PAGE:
Posted by: bridget | 21 May 2007

How is this a Moderate Position?

The San Diego Union-Tribune, which is usually a good paper, has an editorial that called Giuliani’s position on abortion “moderate.”

Then, during a speech to a largely conservative audience at Houston Baptist University, Giuliani took the offensive and tried to clarify his position. He told the audience that he believes abortion is “morally wrong,” and he would advise anyone considering an abortion not to follow through with it. But, he insisted, notwithstanding his personal opposition to abortion, he would not impose his views on those who believe otherwise, and he prefers to leave the ultimate decision to those who are most directly affected by the choice – the women who have to make it.

On its face, such a position is reasonable, moderate, warm and fuzzy. It condemns abortion but allows it to remain safe, legal, and, hopefully, rare. It gives deference to the decision-making capacity of women, who are ultimately affected by such a decision.

Yet, such a position is really about as extreme as it gets, unless one actually happens to like abortion. Giuliani does not advocate for any substantial restrictions on abortion: he has not advocated for parental notification laws (even though teenagers who abort are ten times as likely to commit suicide); he does not advocate for an end to late-term abortions that are done for any reason aside from saving the life of the mother; nor does he even advocate for pre-abortion counseling. His language about the “those most affected by the choice” seems to ignore the fact that abortion implicates two people, only one of whom has the capacity and the physical prowess to make such a decision.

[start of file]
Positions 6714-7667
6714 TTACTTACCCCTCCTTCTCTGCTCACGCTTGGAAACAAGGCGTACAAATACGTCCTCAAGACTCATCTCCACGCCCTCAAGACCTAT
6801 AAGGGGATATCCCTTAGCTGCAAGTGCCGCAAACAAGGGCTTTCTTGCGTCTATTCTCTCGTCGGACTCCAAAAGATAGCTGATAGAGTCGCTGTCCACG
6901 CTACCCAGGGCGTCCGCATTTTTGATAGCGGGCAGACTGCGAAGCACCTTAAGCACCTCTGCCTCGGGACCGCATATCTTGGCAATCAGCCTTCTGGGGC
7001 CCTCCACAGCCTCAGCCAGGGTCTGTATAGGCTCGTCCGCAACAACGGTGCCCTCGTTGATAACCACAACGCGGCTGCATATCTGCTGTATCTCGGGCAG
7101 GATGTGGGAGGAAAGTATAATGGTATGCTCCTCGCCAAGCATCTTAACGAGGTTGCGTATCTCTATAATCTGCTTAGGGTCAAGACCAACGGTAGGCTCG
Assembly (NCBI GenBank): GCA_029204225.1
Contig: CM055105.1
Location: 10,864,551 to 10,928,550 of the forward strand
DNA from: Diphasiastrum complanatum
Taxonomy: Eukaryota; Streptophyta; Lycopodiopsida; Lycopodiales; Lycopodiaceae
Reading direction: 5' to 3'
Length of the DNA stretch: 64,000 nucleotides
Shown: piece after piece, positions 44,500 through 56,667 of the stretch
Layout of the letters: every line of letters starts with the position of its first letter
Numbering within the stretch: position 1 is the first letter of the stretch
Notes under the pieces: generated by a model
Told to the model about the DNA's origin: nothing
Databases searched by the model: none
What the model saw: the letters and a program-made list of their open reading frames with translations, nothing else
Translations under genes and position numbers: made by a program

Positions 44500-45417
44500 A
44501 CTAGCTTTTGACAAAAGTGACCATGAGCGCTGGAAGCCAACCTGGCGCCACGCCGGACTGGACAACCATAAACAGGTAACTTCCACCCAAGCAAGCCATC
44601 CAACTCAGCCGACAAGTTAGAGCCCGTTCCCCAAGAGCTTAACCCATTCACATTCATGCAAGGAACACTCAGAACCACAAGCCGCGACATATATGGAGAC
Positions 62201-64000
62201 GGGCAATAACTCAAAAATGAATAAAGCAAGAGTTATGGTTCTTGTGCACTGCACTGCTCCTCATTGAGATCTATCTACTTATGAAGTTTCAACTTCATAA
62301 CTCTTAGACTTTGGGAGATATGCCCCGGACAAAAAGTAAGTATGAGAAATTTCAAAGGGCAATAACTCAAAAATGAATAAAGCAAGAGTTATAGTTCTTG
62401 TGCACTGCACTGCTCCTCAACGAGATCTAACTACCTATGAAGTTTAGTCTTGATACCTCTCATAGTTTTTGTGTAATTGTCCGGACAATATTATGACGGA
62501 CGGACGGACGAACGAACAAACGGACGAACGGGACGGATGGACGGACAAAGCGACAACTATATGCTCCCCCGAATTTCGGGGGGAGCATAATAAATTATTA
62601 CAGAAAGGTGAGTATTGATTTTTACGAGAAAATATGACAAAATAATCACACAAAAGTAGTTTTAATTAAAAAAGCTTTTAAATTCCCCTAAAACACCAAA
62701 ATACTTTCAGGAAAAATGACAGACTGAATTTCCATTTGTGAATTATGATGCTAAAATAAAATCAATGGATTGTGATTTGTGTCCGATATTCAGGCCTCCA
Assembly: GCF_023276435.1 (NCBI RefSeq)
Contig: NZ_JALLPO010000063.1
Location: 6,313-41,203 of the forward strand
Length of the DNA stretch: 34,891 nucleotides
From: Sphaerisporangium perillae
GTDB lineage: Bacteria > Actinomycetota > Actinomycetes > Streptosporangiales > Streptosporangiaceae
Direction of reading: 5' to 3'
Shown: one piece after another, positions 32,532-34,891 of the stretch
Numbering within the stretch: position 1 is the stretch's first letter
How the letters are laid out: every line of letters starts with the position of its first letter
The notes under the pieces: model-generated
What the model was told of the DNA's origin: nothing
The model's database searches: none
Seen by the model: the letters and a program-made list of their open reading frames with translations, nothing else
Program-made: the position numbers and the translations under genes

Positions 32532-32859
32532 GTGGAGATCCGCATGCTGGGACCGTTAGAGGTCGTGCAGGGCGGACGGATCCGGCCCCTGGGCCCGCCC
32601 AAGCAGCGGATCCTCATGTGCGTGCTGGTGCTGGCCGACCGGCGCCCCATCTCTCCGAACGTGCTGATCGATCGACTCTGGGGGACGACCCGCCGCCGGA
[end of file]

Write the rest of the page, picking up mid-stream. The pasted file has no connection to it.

Such a position is inherently extreme, as it retains the status quo of abortion on demand. The only thing that Giuliani did not suggest is for government funded infanticide (he supports forcing taxpayers to pay for abortions) granting titles of nobility to abortionists.

The centrist position on abortion relies upon the myth that abortion can be safe, legal, and rare. That which is absolutely safe, absolutely legal, readily accessible, and potentially beneficial will never be rare. Thus, the centrist position is, in all practical effect, indistinguishable from the extreme pro-abortion position, save for some moral hand-wringing.

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Responses

  1. I think that assassinating politicians is morally wrong too. But maybe we should change the law to leave that up to the people most directly affected, their constitutuents.

  2. I love it! :) As always, you’re right on.

    I’ve occasionally said that we shouldn’t be the ones to judge whether or not rape is right or wrong, that we should trust men to decide when and how to fulfill their sexual desires. Somehow, that doesn’t go over well with pro-choice feminists….

  3. Totally agree on this. why cover it up and call him a moderate. He is flat out pro-choice, no way around it. I feel like many conservatives are afraid to call it what it is because they don’t want to discount him when he may be our “winnable choice”. I think that is lame though.